By B.A. Walsh

Neil Armstrong as portrayed by Ryan Gosling in First Man remains something of an enigma.

The movie takes a personal approach, focusing on Armstrong and following him on his journey through the NASA program until the fateful first moon landing. It is an interesting and more intimate approach to the material than the usual ensemble picture; the only problem with it is that Armstrong seems to live very much in his own head.  We see brief flashes of joy or anguish before the main character regains control and internalizes his reactions. This stoicism places a barrier between the audience and the lead, flattening out the emotional tone of the film and making its pace seem slow.

We first meet Neil Armstrong when he is in the Gemini program.  He has a difficult test flight and his superior remarks that he seems to be distracted and may need to be benched. We learn that the distraction is caused by his young daughter’s illness. After her death Neil refocuses on the project, although we as the audience know that he is still haunted by his daughter’s passing even though he never discusses her with any of the other characters in the film.  

There are moments of triumph and tragedy as we move from the Gemini program to the Apollo program but we only catch glimpses of Armstrong’s reaction to each of these.  When faced with difficulties his response is to withdraw and isolate himself. As he tells one character, he wouldn’t be out in his backyard gazing at the moon if he wanted to talk to someone. This makes it difficult for us to really connect with the character’s emotions. So the emotional center of the film shifts to his wife Janet (Claire Foy). We are privy to her anxiety and frustration with the situation she finds herself in. She confides to a friend that she married Neil hoping for stability but the space program is full of risk and she is often shut out of goings on at NASA. She is also left holding down the home front in the absence of her husband; even when he is physically present he seems distant and she needs at times to badger him into connecting with his family. But we also see glimpses of the feelings the couple have for each other in some quiet moments where a touch or a look convey so much.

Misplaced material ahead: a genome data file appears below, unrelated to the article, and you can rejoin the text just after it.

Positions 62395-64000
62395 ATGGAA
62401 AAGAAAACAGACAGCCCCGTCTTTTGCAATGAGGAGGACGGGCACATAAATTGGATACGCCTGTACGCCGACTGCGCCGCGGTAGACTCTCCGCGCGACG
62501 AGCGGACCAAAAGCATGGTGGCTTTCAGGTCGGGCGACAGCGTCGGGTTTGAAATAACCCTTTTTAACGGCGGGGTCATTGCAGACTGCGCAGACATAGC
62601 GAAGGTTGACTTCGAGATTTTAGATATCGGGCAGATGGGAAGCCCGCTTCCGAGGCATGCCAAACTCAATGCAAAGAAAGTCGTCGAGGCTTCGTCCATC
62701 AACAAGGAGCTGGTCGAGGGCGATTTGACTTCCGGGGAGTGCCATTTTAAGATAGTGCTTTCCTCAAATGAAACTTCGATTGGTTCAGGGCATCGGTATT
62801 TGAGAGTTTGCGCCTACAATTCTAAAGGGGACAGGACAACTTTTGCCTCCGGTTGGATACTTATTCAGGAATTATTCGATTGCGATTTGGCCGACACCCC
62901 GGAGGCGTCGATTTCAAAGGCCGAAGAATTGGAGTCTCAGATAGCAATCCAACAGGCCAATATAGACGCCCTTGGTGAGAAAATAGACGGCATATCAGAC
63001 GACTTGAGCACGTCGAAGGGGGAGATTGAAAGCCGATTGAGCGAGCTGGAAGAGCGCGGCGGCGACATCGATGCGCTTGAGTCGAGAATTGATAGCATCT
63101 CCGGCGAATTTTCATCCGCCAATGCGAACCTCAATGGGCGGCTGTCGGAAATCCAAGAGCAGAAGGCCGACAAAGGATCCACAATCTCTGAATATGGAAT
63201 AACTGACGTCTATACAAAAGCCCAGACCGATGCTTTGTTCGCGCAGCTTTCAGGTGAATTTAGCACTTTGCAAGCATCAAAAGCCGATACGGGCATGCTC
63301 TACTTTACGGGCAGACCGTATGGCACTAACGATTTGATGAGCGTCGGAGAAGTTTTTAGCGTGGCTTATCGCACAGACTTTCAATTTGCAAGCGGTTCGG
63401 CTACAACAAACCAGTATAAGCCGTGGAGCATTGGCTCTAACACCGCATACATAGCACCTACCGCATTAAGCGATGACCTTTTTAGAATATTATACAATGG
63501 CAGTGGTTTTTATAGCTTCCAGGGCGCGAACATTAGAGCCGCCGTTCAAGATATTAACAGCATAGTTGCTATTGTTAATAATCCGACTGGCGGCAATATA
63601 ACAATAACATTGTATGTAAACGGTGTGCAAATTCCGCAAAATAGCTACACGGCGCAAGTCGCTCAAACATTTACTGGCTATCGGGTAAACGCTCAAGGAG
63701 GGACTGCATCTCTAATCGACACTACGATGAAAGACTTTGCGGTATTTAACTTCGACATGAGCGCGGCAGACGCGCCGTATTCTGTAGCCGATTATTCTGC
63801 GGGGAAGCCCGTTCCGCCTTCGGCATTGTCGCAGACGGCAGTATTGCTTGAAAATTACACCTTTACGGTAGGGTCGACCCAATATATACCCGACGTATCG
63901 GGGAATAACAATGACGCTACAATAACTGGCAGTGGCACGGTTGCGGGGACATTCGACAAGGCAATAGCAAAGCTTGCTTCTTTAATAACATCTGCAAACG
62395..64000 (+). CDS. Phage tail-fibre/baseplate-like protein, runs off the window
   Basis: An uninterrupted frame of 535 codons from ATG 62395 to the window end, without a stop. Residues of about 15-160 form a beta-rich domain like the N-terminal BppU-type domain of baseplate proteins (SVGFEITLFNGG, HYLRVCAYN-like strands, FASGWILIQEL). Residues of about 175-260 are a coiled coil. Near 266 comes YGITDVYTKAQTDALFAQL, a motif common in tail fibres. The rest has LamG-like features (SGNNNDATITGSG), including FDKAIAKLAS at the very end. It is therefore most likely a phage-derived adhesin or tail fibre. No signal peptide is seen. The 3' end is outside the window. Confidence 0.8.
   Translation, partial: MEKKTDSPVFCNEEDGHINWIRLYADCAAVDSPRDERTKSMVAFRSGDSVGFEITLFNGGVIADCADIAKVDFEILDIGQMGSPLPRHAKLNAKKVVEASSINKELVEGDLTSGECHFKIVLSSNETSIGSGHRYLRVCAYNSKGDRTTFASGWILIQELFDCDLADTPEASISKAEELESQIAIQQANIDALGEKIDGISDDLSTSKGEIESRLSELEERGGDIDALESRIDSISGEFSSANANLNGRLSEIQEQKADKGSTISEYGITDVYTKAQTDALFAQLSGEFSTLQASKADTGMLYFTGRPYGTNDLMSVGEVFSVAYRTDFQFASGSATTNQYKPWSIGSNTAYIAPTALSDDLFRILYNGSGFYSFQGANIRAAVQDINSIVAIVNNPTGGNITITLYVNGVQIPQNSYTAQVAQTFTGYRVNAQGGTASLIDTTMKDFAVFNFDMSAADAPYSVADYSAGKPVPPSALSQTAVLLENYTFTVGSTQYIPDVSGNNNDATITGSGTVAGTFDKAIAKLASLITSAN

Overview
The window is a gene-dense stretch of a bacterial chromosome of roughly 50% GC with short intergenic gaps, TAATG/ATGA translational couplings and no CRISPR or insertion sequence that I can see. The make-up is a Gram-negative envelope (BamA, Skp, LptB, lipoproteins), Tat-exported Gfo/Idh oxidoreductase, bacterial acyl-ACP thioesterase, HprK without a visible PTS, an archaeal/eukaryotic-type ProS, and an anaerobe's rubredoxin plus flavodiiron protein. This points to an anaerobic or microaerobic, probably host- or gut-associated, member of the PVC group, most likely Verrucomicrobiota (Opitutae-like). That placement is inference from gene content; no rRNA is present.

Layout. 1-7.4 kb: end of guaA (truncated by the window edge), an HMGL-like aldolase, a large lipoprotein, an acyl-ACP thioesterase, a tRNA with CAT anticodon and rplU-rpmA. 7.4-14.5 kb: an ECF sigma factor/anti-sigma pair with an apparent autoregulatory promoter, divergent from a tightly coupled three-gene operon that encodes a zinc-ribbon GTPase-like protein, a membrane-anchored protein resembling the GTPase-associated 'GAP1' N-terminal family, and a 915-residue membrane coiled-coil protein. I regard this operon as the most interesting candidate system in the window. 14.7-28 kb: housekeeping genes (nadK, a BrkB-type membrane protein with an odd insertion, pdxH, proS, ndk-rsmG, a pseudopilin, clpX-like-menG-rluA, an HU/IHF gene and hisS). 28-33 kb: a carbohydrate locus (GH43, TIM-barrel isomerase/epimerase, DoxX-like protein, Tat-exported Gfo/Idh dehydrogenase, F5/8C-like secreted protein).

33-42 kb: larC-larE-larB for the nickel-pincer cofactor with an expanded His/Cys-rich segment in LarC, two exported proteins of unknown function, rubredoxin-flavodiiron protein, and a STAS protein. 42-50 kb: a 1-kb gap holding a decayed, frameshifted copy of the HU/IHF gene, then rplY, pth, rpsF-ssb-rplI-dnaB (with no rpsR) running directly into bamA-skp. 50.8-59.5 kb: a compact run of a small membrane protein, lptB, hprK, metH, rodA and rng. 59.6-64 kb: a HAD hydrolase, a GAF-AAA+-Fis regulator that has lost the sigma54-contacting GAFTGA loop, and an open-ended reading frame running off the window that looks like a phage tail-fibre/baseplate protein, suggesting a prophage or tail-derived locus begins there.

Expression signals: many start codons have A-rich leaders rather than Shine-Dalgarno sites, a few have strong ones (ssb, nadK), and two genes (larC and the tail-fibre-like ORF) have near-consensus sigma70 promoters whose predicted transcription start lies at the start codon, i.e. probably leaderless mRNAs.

First Man also takes a grittier view of the space program than we are used to. No shining technological marvels, instead we are treated to a nuts-and-bolts view of the spacecraft. In Apollo 13 Blanche Lovell bragged that, “If they could get a washing machine to fly, my Jimmy could land it” and at times it seems like we might be flying in said washing machine set on the spin cycle.  The shaking and rattling does help to draw us in and place us in the cockpit with the characters.  Sadly, in some cases the camera view becomes so shaky that it makes it difficult to tell what is going on.

Overall the film gives an interesting view of the moments leading up to the historic first moon landing while focusing on one character. The overall tone and pacing of the picture could have been improved if the main character had been more emotionally accessible to the audience.

Rating: 3 out of 5

First Man is available on Amazon here.

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